8 Essential Oils For Autoimmune Diseases
There are over 80 types of autoimmune diseases affecting an estimated 7% of Americans, meaning you or someone you know likely suffers from one or more of these diseases.
An autoimmune disease is a condition where a person’s immune system mistakes its bodily cells for foreign cells. As a result, the body attacks itself.
With so many living with an autoimmune disease, it’s no wonder why we often receive questions on using essential oils to combat these diseases. To help you navigate the world of autoimmune disease and aromatherapy, we sought to answer all of your burning questions.
In this short guide, we’ll review the symptoms of autoimmune diseases, as well as the top eight essential oils for autoimmune support.
Autoimmune Diseases: Causes & Symptoms
Autoimmune diseases can be the result of genetics, outside influences, or both. Outside influences can include one’s environment and diet. Some common types of autoimmune diseases include:
Type I Diabetes
Inflammatory Bowel Disease
Scientists also hypothesize that our immune systems may be programmed to fight off more germs and bacteria than humans currently encounter, thanks to an increase in hygiene in recent decades. In turn, this may cause our immune systems to overreact in the face of minor to nonexistent threats. In sum, our immune function overpowers the body and an autoimmune disorder can often be the result.
Chronic inflammation is also often associated with causing autoimmune diseases. Thus, anti-inflammatory and immunosuppressive drugs are often used to help control these diseases.
Essential Oils & Autoimmune Disease
So what role do essential oils play in autoimmune disease?
While some essential oils can help boost immunity, some are not recommended for people with autoimmune disease. Because an overactive immune system often causes autoimmune diseases, immunostimulating essential oils may backfire and worsen one's autoimmune condition. Essential oils to avoid include:
Clove: increases white blood cell count
Cinnamon Bark and Leaf: modulates immunostimulating T cells
Fennel and Thyme: inhibits oxidative-stress-causing reactive oxygen species (ROS).
Frankincense: possesses immunostimulating properties
Now that you have a better understanding of autoimmune diseases and aromatherapy, it’s important that you take this information and speak with an aromatherapist and doctor who can provide you with safe guidelines that meet your individual needs.
Why? Because there are so many different types of autoimmune diseases and individuals are unique in how essential oils affect them, this information is not one-size-fits-all. In light of this fact, one aromatherapist recommends using trial and error to learn what works best for oneself, and we second this notion (so long as you’re following general safety guidelines).
Best Essential Oils For Autoimmune Disease
Are you ready to start experimenting with essential oils to combat inflammation and improve your quality of life? Next, we’ll go over our favorite essential oils for comforting symptoms of autoimmune disease.
1. Fir Needle
Fir Needle is a Traditional Chinese Medicine aid for arthritis and joint stiffness.
Antibacterial, antifungal and anti-inflammatory, this fresh, piney oil may help combat pathogens and inflammation, giving your overtaxed immune system a rest.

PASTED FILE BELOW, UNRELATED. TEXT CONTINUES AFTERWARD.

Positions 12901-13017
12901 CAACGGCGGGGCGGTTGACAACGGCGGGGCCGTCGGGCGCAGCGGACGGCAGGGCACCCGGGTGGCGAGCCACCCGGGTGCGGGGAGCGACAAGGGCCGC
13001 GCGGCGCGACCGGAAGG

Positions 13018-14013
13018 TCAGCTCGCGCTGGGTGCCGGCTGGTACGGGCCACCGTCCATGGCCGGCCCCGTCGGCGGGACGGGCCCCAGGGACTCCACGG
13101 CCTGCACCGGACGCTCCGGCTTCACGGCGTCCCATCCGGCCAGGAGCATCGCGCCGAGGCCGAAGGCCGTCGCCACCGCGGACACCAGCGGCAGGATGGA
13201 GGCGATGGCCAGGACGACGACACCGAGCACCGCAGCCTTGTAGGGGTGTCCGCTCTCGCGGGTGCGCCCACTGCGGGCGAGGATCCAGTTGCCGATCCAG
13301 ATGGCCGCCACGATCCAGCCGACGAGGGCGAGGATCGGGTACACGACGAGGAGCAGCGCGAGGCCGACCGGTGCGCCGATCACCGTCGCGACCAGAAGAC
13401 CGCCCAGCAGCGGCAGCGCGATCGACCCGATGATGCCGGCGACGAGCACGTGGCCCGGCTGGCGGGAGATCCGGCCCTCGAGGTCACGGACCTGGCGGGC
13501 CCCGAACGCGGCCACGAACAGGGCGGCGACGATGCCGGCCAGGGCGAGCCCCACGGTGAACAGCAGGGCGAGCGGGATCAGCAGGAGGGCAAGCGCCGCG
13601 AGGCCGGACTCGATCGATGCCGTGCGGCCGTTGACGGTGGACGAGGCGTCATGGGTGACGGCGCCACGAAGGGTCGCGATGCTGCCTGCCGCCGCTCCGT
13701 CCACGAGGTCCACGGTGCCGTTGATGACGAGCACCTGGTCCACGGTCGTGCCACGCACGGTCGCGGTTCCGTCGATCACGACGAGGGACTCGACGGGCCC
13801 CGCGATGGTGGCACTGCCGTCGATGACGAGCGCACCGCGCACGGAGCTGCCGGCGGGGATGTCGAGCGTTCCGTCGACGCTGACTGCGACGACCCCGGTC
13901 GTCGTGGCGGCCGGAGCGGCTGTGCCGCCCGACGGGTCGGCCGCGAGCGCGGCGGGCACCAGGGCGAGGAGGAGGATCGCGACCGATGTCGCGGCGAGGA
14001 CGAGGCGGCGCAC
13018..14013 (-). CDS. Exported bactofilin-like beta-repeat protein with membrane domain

Dilute Fir Needle in a carrier oil and give yourself a hand massage. Alternatively, use it in aromatherapy.
Birch has a minty aroma, as well as some surprising properties. Cool and refreshing, this essential oil has been traditionally used to relieve chronic pain or short term pain, such as muscle tension and soreness. It contains a compound with rich history:
Methyl salicylate – This compound was a precursor to modern Aspirin and other Non-Steroidal Anti-Inflammatory Drugs (NSAIDs).
One of the most popular essential oils, Eucalyptus is well known for its ability to reduce respiratory inflammation during the cold and flu season.
When applied topically Eucalyptus oil benefits can also include soothing joint pain or soreness.
One study showed that inhalation of Eucalyptus essential oil reduced inflammation and discomfort in people who had just undergone knee replacement surgery.
Another study showed that arthritis patients who received aromatherapy reported less discomfort and better mood. Notably, this study blended Eucalyptus with other oils rich in anti-inflammatory 1,8-cineole, including Rosemary and Marjoram. It also included Lavender.
Bright, soothing Eucalyptus is another great addition to a diffuser or massage blend.
What isn’t Lavender good for? Anti-inflammatory, antimicrobial and analgesic, Lavender essential oil can be a promising ally for most autoimmune diseases.
Healthy sleep cycles are key to reducing inflammation. Because Lavender can help induce tiredness and improve sleep quality, it can improve inflammation and overall health.
Lavender may help reduce stress and tension, which in turn combats inflammation, too.
Some research indicates that Lavender’s analgesic effect can extend to stiff joints. A certain study found that aromatherapy massage with a blend of Lavender, Rosemary, Ylang Ylang and Juniper Berry significantly reduced test subjects’ discomfort.
Gentle and soothing, Lavender is widely tolerated, so it can be a great choice for people with sensitive skin, too.
Bright, spicy Ginger isn’t just great for cooking. It is also highly anti-inflammatory. Studies show that Ginger essential oil can:
Reduce chronic joint pain and inflammation
Help lower blood sugar levels
Reduce stiffness and soreness